By Chris Anderson
2016 has already become legendary, the universe claiming the lives of a seemingly endless number of musical icons. To add further insult, 2016 has not been a benchmark year, as far as recorded music is concerned. Few major artists have released albums this year (that I haven’t already written up) and even fewer have released fantastic albums. However, deep research reveals that, in fact, there have been quite a few decent records to come out. You just gotta look for them. Here are ten such albums that have rattled my brain in one way or another this summer:
Of all the bands that helped to put prog-rock back on the map over the last two decades, The Flower Kings were always the band most inspired by Yes. So when news came out that FK mastermind Roine Stolt had collaborated with former Yes vocalist Jon Anderson, it seemed like a no-brainer. Taking inspiration from Yes’ mid-1970s work, this album sounds like what Tormato should have been. Some say that this sounds more like Yes than the current incarnation of that band. While I will always defend the evolution of Yes, I wouldn’t disagree.
Two years after Robert Pollard retired the Guided By Voices name, for the second time, he is back with a totally new touring lineup and a brand new album. The difference here is that, on this particular record, Bob plays all of the instruments himself. This is a man who has almost 30 solo albums, with various musicians, and yet he took the most solo set of them all and put the GbV name to it. For the most part, this album is a disaster. However, as always, there are a handful of absolutely brilliant songs in the mix. One of the oddest albums in the GbV canon, this nevertheless proves the point we’ve known all along – Bob Pollard is GbV.
Combining all the best elements of late 60’s/early 70’s popular music – sunshine soul, California folk, acid rock, & bubblegum pop – StoneRider delivers their third album and it is smashing. Tracks like “Dayrunner”, “War, Traffic, and Blind Faith”, and the title track are like mini-time capsules that instantly transport you to hazier times. Perfect for headphones and road trips alike.
One of the biggest bands in Italy over the last 40 years or so, Stadio delivers their 15th studio album and proves that great music is great music, no matter the language. While the album title is in English, the album is sung in Italian and moves between the hard rock of “Tutti contro tutti” and the laid-back pop of “Rimini” to the more dramatic textures of the title track and “Un giorno mi dirai”, my favorite single of this year.
Fresh off their much-deserved induction to the Rock & Roll Hall Of Fame, the Trick offers up their 17th studio album, and the first with Daxx Nielsen replacing the great Bun E Carlos on drums. While they may never again match the brilliance of their late-70’s work, this is still one hell of an album, especially being a late-period effort. The songs are catchy and have all the trademarks of that Cheap Trick sound, and Robin Zander proves that, 40 years into his career, he is still one of the finest vocalists in all of rock & roll.
Five albums into their career, Mystery Jets deliver their greatest work, and quite possibly the best album of this year. The majestic beauty of “Bubblegum” and, especially, “Bombay Blue” is unparalleled. This is the kind of music I’d hoped Radiohead would have done post-The Bends. Fortunately Mystery Jets not only fills that void but they do it better than anyone else could. If this album does not make superstars out of this band then it’s just proof that the music industry is hopeless.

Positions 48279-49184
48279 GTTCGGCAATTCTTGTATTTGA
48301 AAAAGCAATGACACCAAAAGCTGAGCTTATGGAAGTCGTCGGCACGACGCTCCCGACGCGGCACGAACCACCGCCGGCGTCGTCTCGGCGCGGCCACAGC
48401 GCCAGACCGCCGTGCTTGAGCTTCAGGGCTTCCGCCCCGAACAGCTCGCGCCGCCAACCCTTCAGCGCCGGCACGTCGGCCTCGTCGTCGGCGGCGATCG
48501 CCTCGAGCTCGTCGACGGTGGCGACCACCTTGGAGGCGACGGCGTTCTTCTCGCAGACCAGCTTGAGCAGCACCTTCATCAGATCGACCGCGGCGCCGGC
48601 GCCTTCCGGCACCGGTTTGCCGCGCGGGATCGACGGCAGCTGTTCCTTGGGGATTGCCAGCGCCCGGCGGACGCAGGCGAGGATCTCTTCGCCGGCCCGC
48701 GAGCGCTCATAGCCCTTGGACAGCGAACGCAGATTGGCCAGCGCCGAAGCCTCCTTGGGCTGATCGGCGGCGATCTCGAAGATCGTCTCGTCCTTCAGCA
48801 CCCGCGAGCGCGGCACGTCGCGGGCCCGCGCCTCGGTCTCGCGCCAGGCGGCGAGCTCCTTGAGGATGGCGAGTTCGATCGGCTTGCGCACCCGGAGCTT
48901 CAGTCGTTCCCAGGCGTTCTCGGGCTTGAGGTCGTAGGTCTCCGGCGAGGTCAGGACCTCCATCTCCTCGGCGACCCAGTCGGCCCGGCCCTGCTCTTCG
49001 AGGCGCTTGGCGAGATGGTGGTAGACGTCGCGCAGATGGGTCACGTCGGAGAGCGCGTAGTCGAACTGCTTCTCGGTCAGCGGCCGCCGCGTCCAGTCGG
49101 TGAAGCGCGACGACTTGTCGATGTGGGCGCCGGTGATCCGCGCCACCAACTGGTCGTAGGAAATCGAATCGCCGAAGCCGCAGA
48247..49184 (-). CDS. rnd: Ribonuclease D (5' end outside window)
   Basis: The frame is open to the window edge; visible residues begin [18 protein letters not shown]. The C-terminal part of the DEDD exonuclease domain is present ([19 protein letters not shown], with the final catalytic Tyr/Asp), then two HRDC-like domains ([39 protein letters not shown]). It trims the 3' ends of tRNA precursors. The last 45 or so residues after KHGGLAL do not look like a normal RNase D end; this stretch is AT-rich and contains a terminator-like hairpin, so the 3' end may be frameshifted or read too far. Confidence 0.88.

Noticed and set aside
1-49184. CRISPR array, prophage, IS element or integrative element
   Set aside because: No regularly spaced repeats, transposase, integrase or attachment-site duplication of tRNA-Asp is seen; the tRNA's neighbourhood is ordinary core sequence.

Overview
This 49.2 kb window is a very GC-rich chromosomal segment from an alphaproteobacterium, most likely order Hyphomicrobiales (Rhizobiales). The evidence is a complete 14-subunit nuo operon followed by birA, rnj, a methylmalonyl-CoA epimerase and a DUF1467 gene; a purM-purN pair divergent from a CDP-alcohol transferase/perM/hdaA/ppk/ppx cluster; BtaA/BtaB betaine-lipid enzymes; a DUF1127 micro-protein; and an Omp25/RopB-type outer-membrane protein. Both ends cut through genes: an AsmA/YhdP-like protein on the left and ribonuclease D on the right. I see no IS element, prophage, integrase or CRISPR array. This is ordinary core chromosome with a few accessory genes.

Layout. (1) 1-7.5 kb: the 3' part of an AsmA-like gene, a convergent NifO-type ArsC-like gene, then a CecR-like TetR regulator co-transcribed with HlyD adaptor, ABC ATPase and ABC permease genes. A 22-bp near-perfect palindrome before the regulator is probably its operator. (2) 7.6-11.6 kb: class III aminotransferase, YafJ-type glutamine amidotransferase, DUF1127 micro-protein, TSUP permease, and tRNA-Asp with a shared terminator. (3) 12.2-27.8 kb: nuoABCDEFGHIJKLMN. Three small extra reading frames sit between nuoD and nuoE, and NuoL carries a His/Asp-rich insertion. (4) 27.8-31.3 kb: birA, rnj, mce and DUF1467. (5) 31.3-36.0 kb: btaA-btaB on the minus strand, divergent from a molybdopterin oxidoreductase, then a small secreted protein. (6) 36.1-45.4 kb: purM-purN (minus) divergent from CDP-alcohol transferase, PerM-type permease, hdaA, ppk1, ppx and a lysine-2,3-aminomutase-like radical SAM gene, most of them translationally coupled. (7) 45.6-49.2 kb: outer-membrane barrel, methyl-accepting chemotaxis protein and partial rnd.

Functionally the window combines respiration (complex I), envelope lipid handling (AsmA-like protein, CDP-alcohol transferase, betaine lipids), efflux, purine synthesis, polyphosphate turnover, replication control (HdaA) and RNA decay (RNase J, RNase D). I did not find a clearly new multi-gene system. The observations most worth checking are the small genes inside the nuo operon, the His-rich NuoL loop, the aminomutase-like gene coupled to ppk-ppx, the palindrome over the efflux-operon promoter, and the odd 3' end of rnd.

Vancouver’s finest psychedelic warriors, Black Mountain, release their fourth album and prove that success has not diluted their output in the least. Kicking off with the eight-minute, Amber Webber-sung “Mothers Of The Sun”, this sets the stage for a trippy, Sabbath-meets-Hawkwind whirlwind of an album. There is always a timeless quality to their music, where you never know where you are – 1973 or the present day. They straddle it so well that it doesn’t even matter.
While they have yet to really crack the States, Biffy Clyro is one of the biggest bands in the UK. After their monumental 2013 double album, Opposites, Biffy moves into new territory on this, their seventh album. While the songs are still undeniably from the pen of Simon Neil, the textures have changed a bit. The record is a little heavier, the arrangements a bit denser, the lyrics a bit darker. They have started flirting with technology a bit, with various synths and sequencers showing up, adding color to (but not dominating) their Rush-inspired trio playing. But it still comes down to the songs and these are some of their best.
It took almost a quarter of a century for Big Big Train to elevate to the level of its greatest prog-rock peers but they got there, thanks to the two-part English Electric cycle. Their most recent album, the utterly brilliant Folklore –the fourth to feature dynamic front-man David Longdon – cements their status as one of the cornerstones of the modern prog scene.
No album title could be more fitting. When it comes to country, Americana, whatever you want to call it, Lydia is the real deal. Featuring songs of heartbreak, hard livin’, and a healthy dose of empowerment, Lydia’s fourth album finds her in a new level of maturity and a voice that’ll send shivers up your spine. Anyone who thinks that country music has gone off the deep end just needs to give this a listen.